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Active Shooter in the Workplace. An Overview of the Hostile Intruder/ Active Shooter. Active Shooter Incidents. Where? Where we shop Where we exercise our free speech Where we learn Where we work ANYWHERE. Types of Assailants. Active Shooter:

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Active Shooter in the Workplace

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    Presentation Transcript
    1. Active Shooter in the Workplace An Overview of the Hostile Intruder/ Active Shooter

    2. Active Shooter Incidents Where? • Where we shop • Where we exercise our free speech • Where we learn • Where we work • ANYWHERE

    3. Types of Assailants Active Shooter: • A suspect or assailant whose activity is immediately causing death and serious injury • Threat is not contained and there is immediate risk of death and injury Hostile Intruder: • A suspect or assailant whose activity is threatening violence or serious injury • Different than active shooter—also warrants different response by law enforcement

    4. Active Shooter • Becoming more frequent • Anger, revenge, ideology, untreated mental illness • Unpredictable • Evolve quickly • Continues until law enforcement stops, suicide or other intervention

    5. Hostile Intruder • Different levels of aggression • May be handled internally • Escalation may require police involvement • Different police response

    6. Targeted Attack or Rampage Shooting? Targeted Attack: • Assailant is looking for a specific target(s) • Revenge • Grudge • Gives some thought to who to target and how • Examples: Ft. Hood, TX Toronto, Canada Rampage Shooting: • Random victims (shooter usually has no idea who he has hurt) • Institution or group is the target (school, community, teens, etc.) • Planning (often detailed) focused on tactics rather than targets • Examples: Columbine, Sandy Hook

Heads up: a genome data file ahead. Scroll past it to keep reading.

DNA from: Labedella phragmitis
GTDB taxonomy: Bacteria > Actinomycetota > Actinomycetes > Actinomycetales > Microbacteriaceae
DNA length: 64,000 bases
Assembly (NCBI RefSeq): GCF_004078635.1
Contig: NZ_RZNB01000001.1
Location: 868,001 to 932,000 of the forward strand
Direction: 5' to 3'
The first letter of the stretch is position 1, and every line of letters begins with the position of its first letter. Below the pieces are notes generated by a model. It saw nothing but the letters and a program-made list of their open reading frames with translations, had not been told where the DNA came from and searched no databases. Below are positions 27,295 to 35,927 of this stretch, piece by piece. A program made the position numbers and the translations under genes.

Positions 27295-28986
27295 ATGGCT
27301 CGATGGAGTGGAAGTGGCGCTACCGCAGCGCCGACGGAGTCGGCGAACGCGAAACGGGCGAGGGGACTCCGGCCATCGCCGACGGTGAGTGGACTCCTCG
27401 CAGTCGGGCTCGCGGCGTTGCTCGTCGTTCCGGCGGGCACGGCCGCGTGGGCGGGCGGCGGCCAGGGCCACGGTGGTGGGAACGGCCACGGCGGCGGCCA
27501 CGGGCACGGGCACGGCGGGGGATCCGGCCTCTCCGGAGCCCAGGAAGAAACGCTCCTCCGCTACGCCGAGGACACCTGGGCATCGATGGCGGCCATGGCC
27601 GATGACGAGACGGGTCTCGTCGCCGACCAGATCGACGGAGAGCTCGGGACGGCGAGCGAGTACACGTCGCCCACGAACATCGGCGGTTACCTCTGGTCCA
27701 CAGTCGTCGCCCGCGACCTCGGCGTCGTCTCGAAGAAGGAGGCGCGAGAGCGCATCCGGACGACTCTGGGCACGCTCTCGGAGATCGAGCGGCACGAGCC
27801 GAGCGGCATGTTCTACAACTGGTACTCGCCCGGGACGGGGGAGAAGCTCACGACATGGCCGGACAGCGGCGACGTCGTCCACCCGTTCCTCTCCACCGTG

7. Targeted Attacks • Sometimes used as “umbrella” term for both school and non-school shootings • Often applies to workplace or other public shootings • Historically less likely to apply to school shootings • Still CAN and HAS happened in schools

    8. Rampage Shootings • Shooter usually trying to gain social acceptance (perceived as a serious problem) • Generally last of a series of attempts to change reputation • Failed attempts to be accepted • Not always acting out of anger—trying to change perception among peers from “zero” to “hero” by becoming notoriously famous

    9. Outside Attacker • Not as common • Likely no/minimal contact until moments before attack • No opportunity to observe warning signs • Internal prevention strategies likely useless • Other strategies may help • See Something, Say Something!

    10. Inside Attacker • Mainly current employees • May also include others who would not normally cause concern if seen on campus • Move freely around campus • Prevention strategies may be effective deterrent

    11. Inside Attacker Characteristics • Poor coping skills • Low tolerance for frustration • Narcissism • Manipulators • Negative role models • Many felt bullied by others • History of suicidal attempts, depression, or desperation • Interest in violence • No prior history of violence • Difficulty coping with losses or failures

    12. Early Warning Signs • Social withdrawal • Excessive feelings of rejection • Being a victim of violence • Feelings of being picked on or persecuted • Low school interest • Violence expressed in writings or drawings • History of discipline problems


    14. HOW TO RESPOND • Evacuate • Hide Out • Take Action

    15. Evacuate • Develop escape route • Leave belongings behind • Help others escape, if possible • Evacuate regardless of others • Warn/prevent individuals from entering